The Tier 1 leverage ratio measures a bank’s core capital against its total assets.
  7. Investing Basics

    What Is Schedule 13G Used For?

    Schedule 13G is an SEC form an investor must file upon taking ownership of 5% or more of a company’s outstanding shares.
  8. Investing News

    Understand the SEC Rules on Equity Crowdfunding

    The SEC's adoption of equity crowdfunding rules, initiated under the JOBS Act, enables small investors to invest in companies that show early potential.
  9. Insurance

    Airbnb Insurance: Will It Cover Enough?

    If a paying guest trips over a rug in your home, breaks an ankle and sues for damages, here's how to make sure your coverage protects you.
  10. Insurance

    5 (Possibly) Costly Risks of Being an Airbnb Host

    Guests who get injured or damage your neighbor’s property are just a couple of examples of what can go wrong. Here’s how to protect yourself.
  1. What happens when a company buys back its shares?

    When a company performs a share buyback, there are a few things that the company can do with the securities they buy back. ... Read Full Answer >>
  2. Is a financial advisor allowed to pay a referral fee?

    A financial advisor is allowed to pay a referral fee to a third party for soliciting clients. However, the Securities and ... Read Full Answer >>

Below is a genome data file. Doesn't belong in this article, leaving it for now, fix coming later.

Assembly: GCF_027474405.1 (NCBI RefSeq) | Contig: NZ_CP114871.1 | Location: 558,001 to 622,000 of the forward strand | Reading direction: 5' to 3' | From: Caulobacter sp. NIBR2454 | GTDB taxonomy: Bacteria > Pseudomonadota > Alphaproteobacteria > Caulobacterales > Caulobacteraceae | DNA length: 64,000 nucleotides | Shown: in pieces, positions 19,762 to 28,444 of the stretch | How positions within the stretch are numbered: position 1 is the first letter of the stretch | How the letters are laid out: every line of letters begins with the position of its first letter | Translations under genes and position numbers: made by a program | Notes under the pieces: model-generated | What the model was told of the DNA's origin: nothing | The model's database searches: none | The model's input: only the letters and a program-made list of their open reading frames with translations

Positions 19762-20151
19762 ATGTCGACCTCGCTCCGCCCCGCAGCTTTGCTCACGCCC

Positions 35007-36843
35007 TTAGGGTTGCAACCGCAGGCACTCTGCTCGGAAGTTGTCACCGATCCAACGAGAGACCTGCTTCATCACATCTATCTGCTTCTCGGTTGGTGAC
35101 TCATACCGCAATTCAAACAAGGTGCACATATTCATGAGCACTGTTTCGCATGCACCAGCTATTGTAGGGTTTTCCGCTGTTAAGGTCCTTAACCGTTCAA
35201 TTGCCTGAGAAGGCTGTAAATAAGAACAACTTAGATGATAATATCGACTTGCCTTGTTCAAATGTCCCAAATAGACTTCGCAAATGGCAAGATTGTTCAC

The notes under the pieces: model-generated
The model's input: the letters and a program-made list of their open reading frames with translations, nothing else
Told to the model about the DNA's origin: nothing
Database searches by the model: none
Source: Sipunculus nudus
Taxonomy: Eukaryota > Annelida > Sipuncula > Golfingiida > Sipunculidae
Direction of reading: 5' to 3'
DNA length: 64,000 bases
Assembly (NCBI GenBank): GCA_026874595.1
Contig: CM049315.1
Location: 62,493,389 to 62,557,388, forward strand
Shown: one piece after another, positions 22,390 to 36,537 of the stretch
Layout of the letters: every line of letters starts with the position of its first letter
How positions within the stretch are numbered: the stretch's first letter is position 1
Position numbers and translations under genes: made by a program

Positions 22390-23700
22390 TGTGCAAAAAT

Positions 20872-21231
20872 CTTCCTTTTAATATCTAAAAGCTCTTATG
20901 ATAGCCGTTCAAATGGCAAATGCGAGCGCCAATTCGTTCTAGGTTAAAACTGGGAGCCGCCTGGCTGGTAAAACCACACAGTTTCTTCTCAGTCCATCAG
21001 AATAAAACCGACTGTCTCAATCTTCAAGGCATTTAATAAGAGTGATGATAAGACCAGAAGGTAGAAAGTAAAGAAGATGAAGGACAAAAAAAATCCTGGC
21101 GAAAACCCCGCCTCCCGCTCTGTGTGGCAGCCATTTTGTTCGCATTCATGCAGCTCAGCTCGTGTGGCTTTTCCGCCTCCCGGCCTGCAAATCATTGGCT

3. How often do mutual funds report their holdings?

    The Securities and Exchange Commission (SEC) requires mutual funds to report complete lists of their holdings on a quarterly ... Read Full Answer >>
  4. Do financial advisors need to be approved by FINRA?

    The term "financial advisor" can refer to a couple of different roles. It most often refers to a broker-dealer or an investment ... Read Full Answer >>
  5. What are the disclosure requirements for a private placement?

    The U.S. Securities and Exchange Commission (SEC) has set forth disclosure requirements for private placements, including ... Read Full Answer >>
  6. What role does the Inspector General play with the Securities and Exchange Commission?

    The inspector general of the U.S. Securities and Exchange Commission (SEC) oversees, audits and conducts investigations of ... Read Full Answer >>

You May Also Like

Hot Definitions
  1. Gross Profit

    A company's total revenue (equivalent to total sales) minus the cost of goods sold. Gross profit is the profit a company ...
  2. Revenue

    The amount of money that a company actually receives during a specific period, including discounts and deductions for returned ...
  3. Normal Profit

    An economic condition occurring when the difference between a firm’s total revenue and total cost is equal to zero.
  4. Operating Cost

    Expenses associated with the maintenance and administration of a business on a day-to-day basis.
  5. Cost Of Funds

    The interest rate paid by financial institutions for the funds that they deploy in their business. The cost of funds is one ...
  6. Cost Accounting

    A type of accounting process that aims to capture a company's costs of production by assessing the input costs of each step ...
Trading Center
You are using adblocking software

Want access to all of Investopedia? Add us to your “whitelist”
so you'll never miss a feature!